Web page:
Surgery Career and Resource Center

Welcome to the LocumTenens.com Surgery Career and Resource Center! Here you can stay up-to-date on the latest news and trends in your industry, find links to organizations and associations, and more. Of course, you're only a few clicks away from finding the perfect surgery employment opportunity, too. Learn more about LocumTenens.com's surgery recruiting services.

General Surgery and Orthopedic Surgery Salary and Employment Statistics

The 2016 LocumTenens.com Surgeon Salary Survey annual reports are now available! Results from the annual LocumTenens.com surgeon salary survey highlight annual average surgeon salaries. Respondent demographics including region of practice, board certification, and time frame for making next job change are also covered in detail in the full salary survey report, which is available for download.

The LocumTenens.com surgeon salary survey resource center provides more detailed salary information, including historical data from 2006 through our latest 2016 Surgeon Salary Survey.

Light and sound imaging techniques improve time of breast-cancer surgeries

Source: Washington University School of Medicine in St. Louis

Researchers at Washington University School of Medicine in St. Louis and California Institute of Technology have developed a new light and sound procedure to accurately differentiate cancerous breast tissue from normal tissue in record time. This new technique is quick enough to eliminate the need to pause for a histology test. By using photoacoustic imaging, surgeons can determine if all of the cancerous tissue has been removed, rather than wait for the standard tissue analysis to reveal the patient must undergo a second surgery. Although this method is still being worked on, it is faster than traditional methods and has the potential to be used during the operation.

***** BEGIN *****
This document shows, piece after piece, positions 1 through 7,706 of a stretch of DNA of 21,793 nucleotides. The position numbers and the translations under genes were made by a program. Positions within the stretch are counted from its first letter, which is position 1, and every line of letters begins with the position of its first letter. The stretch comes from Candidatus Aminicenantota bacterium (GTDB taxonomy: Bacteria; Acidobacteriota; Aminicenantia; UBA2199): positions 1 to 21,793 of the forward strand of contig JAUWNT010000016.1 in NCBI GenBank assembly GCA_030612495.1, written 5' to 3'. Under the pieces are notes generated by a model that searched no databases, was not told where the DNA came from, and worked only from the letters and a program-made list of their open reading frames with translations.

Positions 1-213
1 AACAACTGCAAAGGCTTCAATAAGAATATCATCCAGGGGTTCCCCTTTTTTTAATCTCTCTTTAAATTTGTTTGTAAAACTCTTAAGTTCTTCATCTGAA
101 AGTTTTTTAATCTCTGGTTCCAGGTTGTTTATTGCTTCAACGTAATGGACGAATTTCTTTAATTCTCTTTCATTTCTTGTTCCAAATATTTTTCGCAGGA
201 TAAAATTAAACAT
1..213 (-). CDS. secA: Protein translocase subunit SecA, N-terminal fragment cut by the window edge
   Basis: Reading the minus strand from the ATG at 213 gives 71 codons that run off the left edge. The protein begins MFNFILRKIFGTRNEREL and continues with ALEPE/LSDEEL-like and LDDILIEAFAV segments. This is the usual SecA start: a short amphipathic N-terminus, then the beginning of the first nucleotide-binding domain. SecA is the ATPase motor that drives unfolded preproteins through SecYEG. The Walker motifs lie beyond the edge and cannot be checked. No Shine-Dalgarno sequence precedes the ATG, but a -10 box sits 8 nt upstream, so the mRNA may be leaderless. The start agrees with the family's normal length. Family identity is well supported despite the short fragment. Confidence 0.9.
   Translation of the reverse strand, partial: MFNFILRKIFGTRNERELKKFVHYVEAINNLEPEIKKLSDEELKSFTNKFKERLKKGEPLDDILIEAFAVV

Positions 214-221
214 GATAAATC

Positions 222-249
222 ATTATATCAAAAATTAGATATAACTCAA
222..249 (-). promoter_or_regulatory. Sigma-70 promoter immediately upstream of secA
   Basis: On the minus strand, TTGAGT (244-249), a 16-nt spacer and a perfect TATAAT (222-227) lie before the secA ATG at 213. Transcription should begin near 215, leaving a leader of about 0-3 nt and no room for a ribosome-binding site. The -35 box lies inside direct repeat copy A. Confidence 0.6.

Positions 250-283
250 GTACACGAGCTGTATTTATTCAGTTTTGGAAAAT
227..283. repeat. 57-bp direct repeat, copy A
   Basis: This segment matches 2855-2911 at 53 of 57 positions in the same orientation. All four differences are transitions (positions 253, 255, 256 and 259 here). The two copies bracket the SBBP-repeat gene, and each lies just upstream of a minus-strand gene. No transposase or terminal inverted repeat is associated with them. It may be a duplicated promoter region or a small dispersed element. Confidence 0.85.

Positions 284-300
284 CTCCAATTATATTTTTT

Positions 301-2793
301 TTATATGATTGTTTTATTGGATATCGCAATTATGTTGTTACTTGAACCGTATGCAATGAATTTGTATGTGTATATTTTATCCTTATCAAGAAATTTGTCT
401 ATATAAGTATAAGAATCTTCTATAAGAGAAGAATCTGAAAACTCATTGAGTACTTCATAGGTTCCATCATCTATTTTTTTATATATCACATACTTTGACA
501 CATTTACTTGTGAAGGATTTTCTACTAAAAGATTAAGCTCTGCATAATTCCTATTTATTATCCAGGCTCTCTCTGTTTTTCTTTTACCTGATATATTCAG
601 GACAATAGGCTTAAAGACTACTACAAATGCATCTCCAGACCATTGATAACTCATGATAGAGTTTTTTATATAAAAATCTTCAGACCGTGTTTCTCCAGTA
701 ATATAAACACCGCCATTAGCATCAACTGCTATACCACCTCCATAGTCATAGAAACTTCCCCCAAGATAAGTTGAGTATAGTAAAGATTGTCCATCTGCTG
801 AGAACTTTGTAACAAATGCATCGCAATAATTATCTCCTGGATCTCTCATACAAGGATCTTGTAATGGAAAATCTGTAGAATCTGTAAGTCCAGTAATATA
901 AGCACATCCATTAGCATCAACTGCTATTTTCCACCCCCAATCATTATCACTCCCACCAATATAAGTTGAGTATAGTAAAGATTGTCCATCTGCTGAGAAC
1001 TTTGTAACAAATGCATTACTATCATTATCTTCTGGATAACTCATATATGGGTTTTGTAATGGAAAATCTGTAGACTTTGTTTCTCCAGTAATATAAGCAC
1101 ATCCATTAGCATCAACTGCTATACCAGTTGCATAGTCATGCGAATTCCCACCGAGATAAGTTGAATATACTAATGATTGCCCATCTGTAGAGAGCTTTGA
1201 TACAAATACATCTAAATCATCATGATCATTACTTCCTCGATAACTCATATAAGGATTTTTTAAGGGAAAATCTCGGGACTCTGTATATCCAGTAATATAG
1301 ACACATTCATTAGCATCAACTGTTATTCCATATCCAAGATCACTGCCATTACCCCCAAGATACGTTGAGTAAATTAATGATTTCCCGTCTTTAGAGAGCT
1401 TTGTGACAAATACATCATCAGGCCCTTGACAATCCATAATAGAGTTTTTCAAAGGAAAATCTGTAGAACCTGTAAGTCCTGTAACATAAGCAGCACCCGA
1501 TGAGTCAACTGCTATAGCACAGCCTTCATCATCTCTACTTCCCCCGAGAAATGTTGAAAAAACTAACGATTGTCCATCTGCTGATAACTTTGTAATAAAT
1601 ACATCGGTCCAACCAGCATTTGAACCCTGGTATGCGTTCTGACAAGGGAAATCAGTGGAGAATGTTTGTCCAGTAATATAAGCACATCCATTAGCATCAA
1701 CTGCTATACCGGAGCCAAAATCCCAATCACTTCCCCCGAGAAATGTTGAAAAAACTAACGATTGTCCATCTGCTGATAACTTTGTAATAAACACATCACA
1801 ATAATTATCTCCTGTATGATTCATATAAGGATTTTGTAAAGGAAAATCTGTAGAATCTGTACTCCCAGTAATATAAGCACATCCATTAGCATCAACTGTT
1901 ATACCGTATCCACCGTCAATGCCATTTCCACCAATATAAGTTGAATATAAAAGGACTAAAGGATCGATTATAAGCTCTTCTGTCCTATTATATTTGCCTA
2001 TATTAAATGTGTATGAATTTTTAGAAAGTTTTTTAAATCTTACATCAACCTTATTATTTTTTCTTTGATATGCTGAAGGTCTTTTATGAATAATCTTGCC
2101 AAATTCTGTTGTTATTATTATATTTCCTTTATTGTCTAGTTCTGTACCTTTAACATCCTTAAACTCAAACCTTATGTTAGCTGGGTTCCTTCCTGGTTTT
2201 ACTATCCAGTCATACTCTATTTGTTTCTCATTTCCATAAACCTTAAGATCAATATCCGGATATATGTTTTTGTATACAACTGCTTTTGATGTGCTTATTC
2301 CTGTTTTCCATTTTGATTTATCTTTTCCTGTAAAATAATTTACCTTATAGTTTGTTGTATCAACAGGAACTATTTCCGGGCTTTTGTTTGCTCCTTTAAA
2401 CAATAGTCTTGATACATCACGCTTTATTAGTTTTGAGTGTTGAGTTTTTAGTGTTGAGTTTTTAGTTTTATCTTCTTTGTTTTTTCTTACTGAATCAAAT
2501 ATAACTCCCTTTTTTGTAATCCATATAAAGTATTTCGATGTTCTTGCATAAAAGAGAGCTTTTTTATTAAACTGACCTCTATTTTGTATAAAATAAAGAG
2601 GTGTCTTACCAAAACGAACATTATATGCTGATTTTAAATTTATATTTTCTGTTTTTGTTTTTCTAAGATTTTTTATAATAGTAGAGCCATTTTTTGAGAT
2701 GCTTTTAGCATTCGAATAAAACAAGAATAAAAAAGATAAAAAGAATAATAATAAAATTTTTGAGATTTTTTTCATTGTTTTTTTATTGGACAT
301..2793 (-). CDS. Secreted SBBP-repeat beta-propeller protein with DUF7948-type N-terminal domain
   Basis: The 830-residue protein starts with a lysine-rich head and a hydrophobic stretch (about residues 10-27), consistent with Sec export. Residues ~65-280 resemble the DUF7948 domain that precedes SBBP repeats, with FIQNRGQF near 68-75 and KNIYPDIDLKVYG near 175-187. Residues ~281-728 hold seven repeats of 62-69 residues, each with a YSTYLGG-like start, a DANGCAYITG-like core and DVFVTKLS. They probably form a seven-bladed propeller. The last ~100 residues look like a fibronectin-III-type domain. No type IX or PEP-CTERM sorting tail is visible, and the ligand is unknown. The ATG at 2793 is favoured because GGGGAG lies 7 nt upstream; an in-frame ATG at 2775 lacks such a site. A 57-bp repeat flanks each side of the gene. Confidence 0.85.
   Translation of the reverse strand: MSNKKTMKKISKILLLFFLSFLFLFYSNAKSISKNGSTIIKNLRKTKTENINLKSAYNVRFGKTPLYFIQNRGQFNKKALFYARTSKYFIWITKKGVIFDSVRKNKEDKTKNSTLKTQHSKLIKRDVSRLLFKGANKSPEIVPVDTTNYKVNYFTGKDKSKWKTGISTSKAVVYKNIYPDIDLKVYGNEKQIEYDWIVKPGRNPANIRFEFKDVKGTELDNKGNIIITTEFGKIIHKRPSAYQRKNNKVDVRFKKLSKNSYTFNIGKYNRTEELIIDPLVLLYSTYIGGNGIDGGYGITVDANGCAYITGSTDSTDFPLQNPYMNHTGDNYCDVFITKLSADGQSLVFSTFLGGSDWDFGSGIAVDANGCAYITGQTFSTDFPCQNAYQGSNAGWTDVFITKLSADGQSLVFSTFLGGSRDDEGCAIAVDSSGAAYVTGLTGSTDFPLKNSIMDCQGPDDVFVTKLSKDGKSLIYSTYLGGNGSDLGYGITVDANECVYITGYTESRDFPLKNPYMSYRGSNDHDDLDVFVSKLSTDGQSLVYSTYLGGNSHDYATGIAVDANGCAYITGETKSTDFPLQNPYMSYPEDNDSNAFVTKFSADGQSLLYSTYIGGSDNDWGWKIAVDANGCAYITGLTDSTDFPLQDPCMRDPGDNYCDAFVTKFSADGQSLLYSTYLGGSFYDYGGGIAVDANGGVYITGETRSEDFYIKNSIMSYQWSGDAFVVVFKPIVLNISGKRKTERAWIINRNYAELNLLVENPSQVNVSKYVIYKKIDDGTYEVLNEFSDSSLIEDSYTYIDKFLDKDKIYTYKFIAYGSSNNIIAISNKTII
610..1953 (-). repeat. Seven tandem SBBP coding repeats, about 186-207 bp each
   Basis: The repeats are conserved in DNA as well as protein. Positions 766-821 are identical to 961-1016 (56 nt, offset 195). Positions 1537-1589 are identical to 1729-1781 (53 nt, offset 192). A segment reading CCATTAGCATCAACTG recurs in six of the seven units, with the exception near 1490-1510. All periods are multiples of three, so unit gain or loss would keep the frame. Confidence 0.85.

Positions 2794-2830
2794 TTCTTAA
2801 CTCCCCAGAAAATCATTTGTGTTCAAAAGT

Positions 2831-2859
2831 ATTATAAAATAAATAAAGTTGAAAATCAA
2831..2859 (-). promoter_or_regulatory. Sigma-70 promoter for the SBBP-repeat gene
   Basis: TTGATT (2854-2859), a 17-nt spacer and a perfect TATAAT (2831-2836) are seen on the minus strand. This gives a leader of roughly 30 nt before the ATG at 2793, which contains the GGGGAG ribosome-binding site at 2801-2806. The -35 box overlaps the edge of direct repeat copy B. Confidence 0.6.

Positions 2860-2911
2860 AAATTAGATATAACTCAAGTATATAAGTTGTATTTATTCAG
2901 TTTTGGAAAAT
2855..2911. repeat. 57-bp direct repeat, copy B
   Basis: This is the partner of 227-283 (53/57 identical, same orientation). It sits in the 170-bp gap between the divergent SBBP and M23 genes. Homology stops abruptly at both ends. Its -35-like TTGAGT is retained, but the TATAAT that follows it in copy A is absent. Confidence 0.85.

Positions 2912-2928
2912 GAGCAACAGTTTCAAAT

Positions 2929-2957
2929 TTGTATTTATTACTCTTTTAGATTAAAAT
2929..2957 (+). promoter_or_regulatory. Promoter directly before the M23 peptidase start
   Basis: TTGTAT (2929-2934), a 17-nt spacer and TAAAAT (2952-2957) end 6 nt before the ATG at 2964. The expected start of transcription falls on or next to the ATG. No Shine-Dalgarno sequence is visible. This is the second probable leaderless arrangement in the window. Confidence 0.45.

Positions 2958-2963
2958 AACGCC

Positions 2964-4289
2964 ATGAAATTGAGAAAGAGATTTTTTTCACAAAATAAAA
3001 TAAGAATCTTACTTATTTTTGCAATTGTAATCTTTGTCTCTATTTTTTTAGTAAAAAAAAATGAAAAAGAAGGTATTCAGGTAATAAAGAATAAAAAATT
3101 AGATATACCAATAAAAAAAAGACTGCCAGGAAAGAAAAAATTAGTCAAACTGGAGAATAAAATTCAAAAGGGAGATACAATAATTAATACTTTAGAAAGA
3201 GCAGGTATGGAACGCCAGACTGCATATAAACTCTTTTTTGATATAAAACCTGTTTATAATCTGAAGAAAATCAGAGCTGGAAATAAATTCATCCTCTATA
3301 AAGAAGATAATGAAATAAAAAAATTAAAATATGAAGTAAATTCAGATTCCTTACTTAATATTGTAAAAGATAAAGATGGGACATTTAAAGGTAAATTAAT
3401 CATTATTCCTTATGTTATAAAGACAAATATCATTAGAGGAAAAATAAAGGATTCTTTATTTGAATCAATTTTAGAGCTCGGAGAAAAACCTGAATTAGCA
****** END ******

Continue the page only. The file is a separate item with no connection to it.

View the complete article here.

3D virtual reality, the future for medical students

Source: ZD Net

Virtual reality has the potential to replace anatomy labs for many institutions, especially with technology that allows students to experience “mixed reality.” A UK company is taking current technology of viewing parts of the body in 3D to the next level, and is trying to provide a more hands-on atmosphere for learning. This company wants students to not only see the human body, but to get a sense of how the human body would feel by using haptic feedback. According to virtual reality companies, the possibilities are endless when it comes to using virtual reality to better medical procedures.

View the complete article here.